For me, I think it’s genuinely entertaining. Seriously, the best part of the Sprint was watching Magnussen desperately try to keep position. Was it unsporting? Probably, even if the subjective nature of the phrase makes it difficult to determine. Did I enjoy watching it? Absolutely. 

And if you want a potential solution to the problem, it’s easy. Bring back the Drive Through Penalty. Make it an automatic DTP for a second driving offence on track. Gets a car out of the way so they’re not directly hampering the person behind. Simples. And given the way the stewards talked about Magnussen’s hearing on Saturday night, that could be looming over the horizon. 

I can’t leave this alone, unfortunately. Despite it being a feel-good win for Lando Norris, it was tainted by the presence of a 250-pound bottle of fake tan in the back of McLaren’s garage. And that was Disgraced Former President of the United States, Donald Trump.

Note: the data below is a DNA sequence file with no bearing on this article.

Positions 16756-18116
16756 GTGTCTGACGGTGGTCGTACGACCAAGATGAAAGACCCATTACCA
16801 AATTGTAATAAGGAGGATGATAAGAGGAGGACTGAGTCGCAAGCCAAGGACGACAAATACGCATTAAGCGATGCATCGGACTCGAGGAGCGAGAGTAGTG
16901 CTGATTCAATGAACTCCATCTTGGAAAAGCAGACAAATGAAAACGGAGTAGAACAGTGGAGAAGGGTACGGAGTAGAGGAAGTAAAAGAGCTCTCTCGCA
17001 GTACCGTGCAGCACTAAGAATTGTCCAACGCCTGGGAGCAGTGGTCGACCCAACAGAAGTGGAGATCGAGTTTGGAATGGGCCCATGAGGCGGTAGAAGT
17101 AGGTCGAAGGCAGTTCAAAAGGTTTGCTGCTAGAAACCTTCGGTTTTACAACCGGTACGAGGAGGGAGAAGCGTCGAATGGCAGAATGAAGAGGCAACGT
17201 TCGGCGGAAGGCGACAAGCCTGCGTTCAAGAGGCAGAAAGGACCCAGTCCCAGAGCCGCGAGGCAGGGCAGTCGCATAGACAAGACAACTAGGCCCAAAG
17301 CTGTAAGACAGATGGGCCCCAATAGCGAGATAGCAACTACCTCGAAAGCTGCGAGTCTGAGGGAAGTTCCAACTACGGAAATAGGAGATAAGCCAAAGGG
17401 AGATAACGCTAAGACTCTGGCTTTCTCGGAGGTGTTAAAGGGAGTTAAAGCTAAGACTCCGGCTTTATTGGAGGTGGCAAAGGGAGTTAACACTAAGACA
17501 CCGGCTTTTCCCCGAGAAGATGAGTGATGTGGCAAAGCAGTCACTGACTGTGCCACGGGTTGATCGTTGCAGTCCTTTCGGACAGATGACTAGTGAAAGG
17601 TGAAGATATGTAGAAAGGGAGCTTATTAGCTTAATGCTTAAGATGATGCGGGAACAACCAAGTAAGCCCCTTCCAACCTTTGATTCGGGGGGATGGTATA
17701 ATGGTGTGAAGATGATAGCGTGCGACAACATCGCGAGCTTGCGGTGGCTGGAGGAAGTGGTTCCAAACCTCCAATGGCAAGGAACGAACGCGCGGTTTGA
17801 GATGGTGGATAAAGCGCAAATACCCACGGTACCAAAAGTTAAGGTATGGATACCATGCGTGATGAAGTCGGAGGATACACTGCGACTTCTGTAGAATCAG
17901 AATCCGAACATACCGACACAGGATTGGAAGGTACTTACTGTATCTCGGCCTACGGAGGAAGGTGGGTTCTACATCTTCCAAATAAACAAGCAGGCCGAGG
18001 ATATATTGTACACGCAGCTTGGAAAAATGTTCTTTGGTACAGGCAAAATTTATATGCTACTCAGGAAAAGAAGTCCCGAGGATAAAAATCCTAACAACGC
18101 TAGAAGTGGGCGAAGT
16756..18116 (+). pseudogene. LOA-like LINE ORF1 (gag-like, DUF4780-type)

Now from what I’ve been told, he was a guest of the FIA’s and they wanted to send Donald to a team, and McLaren decided to fall on the orange grenade. They’ve since had to clarify that they’re not endorsing his politics, but on any level, it’s an ugly look for the McLaren team who didn’t want to take a stand. 

It didn’t help when Lando Norris decided “Well, I gotta hand it to him”, by endorsing the Ginger Hammer himself, saying: “Donald is someone that you got to have a lot of respect for in many ways.”